Vendetta

Ben and Jerry
Is it really a pint? The answer will ASTOUND you!

“It isn’t a pint.”

There are places where this phrase could be a matter of serious concern. In a hospital blood bank. In a bar. On a football field, if the referee judging the kicker’s performance has an inexplicable accent. But for my wife, it became drastically important in the grocery store freezer section.

“It isn’t a pint!” she repeated, vehemently. This was the most aggressive I’ve ever heard Erin act towards a pair of gentlemen she usually considers friends: Ben and Jerry. They’re an obscure couple, I know, so let me explain. Ben and Jerry are two hippies who started an ice cream company modeled after a pair of characters in Billy Crystal’s classic motion picture City Slickers. They make a good product, I must admit, but they’re not usually my first choice for ice cream because we live in Louisiana. Here, Blue Bell Ice Cream is readily available, and Blue Bell Ice Cream is, in the words of Sir Richard Attenborough, “Way the crap better than that other stuff.” If you live in one of those places in the world where there is no Blue Bell, allow me to explain how good it is this way: in 2015, the company temporarily stopped production and ordered a line-wide recall when a Listeria outbreak was discovered in some of its products. The vast majority of us would have been willing to risk it.

But back to Ben and Jerry — among their ice cream products is something called “Pint Slices.” These are essentially ice cream patties in hard chocolate shells, similar to Klondike bars, but without a marketing campaign that suggests someone might murder a Rabbi, for instance, to obtain one. Ben and Jerry’s marketing instead suggests that the “pint slices” are ostensibly created by “slicing up” their “pints” and dipping them in the “chocolate” shell. Now a “normal” person would assume that this is just a way to market their novelty treat and not meant to be taken literally. A normal person would point out that, were the ice cream in the pints actually sliced up, the slices from the bottom would be smaller than those cut from the top, and yet the three “slices” in the box are all clearly the same diameter. A normal person would not make a big deal out of this. A normal person would just eat them.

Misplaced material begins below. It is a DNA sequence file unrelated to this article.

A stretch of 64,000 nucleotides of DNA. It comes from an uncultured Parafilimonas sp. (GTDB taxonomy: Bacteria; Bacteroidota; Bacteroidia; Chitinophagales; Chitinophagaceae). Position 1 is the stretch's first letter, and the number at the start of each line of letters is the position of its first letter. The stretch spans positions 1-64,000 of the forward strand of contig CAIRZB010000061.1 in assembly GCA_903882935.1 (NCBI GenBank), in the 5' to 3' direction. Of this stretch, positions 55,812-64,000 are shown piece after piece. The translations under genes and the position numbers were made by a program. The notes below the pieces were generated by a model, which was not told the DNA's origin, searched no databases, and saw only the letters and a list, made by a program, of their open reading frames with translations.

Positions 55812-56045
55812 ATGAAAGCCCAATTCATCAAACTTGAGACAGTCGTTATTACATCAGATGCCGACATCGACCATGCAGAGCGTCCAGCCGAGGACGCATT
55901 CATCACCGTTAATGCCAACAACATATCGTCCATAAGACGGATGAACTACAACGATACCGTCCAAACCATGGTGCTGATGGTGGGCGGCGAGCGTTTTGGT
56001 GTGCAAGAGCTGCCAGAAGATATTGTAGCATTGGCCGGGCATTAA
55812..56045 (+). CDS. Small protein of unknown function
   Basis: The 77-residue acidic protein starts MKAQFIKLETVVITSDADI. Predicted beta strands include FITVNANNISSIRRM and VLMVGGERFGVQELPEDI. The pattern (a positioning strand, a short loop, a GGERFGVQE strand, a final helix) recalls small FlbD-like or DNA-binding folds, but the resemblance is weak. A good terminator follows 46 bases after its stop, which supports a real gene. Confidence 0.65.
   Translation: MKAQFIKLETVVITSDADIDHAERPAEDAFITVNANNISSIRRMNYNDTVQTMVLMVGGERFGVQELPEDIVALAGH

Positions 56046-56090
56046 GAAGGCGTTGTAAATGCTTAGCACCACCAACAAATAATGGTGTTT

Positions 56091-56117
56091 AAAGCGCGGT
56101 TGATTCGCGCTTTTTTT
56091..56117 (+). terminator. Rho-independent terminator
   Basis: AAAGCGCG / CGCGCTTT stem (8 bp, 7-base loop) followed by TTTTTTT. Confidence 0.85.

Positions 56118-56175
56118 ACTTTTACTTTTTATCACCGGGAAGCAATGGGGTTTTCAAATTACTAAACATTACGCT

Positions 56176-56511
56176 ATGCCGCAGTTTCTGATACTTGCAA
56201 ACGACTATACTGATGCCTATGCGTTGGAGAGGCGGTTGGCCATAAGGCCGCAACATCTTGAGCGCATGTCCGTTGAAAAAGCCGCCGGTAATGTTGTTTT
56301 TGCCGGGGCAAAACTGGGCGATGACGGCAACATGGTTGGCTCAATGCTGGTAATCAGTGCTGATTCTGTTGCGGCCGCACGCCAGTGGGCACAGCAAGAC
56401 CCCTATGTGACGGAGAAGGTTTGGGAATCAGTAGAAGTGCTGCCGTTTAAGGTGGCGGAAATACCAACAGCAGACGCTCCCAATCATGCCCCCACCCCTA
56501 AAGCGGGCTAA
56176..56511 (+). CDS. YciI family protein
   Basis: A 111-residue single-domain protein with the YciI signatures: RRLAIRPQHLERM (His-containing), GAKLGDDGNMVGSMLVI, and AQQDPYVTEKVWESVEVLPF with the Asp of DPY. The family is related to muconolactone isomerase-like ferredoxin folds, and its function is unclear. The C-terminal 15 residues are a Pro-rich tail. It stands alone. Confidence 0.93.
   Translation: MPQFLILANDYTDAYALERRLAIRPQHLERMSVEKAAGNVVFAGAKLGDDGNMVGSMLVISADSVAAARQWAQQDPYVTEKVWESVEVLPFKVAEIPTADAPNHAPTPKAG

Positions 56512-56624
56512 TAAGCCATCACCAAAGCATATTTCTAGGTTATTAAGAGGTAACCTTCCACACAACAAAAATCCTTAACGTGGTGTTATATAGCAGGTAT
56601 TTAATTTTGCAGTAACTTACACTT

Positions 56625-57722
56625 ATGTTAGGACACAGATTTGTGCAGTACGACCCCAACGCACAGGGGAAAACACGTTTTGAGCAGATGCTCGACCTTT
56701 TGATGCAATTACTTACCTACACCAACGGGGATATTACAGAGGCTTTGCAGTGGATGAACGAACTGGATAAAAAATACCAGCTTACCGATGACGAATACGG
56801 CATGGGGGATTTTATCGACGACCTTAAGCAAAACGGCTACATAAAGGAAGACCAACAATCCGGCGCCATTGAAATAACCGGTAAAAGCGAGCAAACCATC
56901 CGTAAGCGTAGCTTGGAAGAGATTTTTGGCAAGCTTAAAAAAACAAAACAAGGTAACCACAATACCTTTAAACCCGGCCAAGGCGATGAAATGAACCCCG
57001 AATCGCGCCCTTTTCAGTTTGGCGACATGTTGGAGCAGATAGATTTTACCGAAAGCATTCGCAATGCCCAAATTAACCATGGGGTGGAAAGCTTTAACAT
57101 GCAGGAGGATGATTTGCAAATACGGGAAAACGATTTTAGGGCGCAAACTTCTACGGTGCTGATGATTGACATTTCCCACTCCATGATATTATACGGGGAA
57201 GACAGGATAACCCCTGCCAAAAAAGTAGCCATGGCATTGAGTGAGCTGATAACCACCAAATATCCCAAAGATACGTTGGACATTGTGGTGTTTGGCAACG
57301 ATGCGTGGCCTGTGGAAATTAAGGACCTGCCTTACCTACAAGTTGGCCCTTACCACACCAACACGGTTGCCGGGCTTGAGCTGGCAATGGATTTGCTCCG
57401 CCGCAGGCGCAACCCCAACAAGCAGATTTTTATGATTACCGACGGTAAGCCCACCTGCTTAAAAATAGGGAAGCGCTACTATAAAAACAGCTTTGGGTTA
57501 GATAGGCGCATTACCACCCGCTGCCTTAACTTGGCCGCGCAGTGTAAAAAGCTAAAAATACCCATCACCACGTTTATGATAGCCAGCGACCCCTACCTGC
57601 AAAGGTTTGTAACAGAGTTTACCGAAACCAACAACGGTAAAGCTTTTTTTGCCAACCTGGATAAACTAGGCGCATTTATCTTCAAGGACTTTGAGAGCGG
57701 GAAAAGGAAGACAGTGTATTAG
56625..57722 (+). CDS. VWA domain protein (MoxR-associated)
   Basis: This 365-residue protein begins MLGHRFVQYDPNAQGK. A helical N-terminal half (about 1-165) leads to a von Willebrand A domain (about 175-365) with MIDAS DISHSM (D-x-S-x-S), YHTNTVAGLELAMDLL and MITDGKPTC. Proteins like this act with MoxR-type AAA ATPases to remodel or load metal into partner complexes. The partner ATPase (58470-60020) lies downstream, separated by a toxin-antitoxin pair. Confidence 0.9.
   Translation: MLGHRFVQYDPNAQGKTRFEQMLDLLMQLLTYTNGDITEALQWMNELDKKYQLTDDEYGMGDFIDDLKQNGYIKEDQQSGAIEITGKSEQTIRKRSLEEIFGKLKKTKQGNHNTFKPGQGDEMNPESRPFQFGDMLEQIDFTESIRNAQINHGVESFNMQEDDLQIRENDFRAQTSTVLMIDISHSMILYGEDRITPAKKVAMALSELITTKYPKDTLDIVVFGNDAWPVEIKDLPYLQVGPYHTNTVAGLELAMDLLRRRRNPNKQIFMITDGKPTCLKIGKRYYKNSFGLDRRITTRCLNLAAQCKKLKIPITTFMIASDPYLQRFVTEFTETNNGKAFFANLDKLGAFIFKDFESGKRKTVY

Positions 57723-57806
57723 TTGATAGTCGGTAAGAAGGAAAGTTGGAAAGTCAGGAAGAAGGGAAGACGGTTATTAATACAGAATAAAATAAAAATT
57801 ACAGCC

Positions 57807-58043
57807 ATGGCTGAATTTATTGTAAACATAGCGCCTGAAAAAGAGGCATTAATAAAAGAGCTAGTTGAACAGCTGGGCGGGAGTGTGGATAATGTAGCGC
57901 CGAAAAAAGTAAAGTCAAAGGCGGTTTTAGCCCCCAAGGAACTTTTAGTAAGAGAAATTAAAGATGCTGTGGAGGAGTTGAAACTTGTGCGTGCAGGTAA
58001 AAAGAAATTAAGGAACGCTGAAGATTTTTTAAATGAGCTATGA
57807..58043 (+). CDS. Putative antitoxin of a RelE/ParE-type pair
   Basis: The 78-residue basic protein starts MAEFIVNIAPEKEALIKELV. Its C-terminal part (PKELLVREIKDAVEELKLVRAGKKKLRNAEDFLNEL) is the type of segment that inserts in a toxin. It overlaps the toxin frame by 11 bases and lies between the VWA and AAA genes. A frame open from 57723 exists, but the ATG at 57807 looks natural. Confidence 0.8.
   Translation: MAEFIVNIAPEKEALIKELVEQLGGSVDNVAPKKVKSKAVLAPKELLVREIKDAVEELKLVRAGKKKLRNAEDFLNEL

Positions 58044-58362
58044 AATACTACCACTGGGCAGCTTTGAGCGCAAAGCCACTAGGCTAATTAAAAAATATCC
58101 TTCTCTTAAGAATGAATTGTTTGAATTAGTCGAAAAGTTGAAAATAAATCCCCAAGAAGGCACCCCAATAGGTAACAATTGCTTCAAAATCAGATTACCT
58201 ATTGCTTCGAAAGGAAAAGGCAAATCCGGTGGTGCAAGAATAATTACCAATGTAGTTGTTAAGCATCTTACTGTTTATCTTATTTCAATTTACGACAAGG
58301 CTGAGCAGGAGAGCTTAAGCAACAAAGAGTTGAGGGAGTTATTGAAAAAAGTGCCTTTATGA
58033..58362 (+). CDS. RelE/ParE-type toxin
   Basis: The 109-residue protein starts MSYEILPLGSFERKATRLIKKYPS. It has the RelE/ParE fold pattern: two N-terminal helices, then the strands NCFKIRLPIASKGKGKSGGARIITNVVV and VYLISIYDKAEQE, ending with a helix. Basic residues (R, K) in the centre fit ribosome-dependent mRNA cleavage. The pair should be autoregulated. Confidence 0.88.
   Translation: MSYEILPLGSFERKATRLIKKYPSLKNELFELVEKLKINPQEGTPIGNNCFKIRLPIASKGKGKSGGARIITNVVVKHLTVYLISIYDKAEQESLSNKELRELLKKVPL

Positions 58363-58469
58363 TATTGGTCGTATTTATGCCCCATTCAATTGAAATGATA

My beloved Erin is not normal. She is pregnant.

“IT IS NOT A PINT,” she insisted. “Look, I’ll prove it! How much does a pint weigh?”

“A pint is a measure of volume, not weight,” I said, after which she gave me a look that would make any reasonable bystander assume I had suggested she stuff her maternity pants with chicken fingers because nobody at that buffet is going to search the pregnant lady and I didn’t have anything to bring to work for lunch tomorrow. (This is not a mistake I would make twice.)

“Fine,” she said. “I’m going to melt these and then melt a pint and then I’m going to send the pictures to Ben and Jerry.”

“Okay,” I said, because I’m not an idiot.

Here’s the thing, guys: She’s probably right. Technically. If you measure the ice cream content of the three slices, it probably doesn’t add up to the same ice cream content as your usual pint of ice cream. However, that doesn’t mean this level of outrage is rational. Javert didn’t have this kind of dedication to bringing down Jean Valjean. I’m writing a musical based on this. The Phantom of the Creamery. Soft openings in April 2019.

Ultimately, though, it doesn’t matter if she’s right or not. I’m going to just be grateful that what she herself refers to as her “pregnancy brain” has chosen this relatively harmless hill to die on, rather than joining a mob of pipeline protesters, demanding justice for the children of Thailand, or trying to bring back the McDLT. I’m not casting aspersions on any of those other causes. I’m just saying that if it came down to it and I had to defend her honor, I’m pretty sure I could take either Ben or Jerry.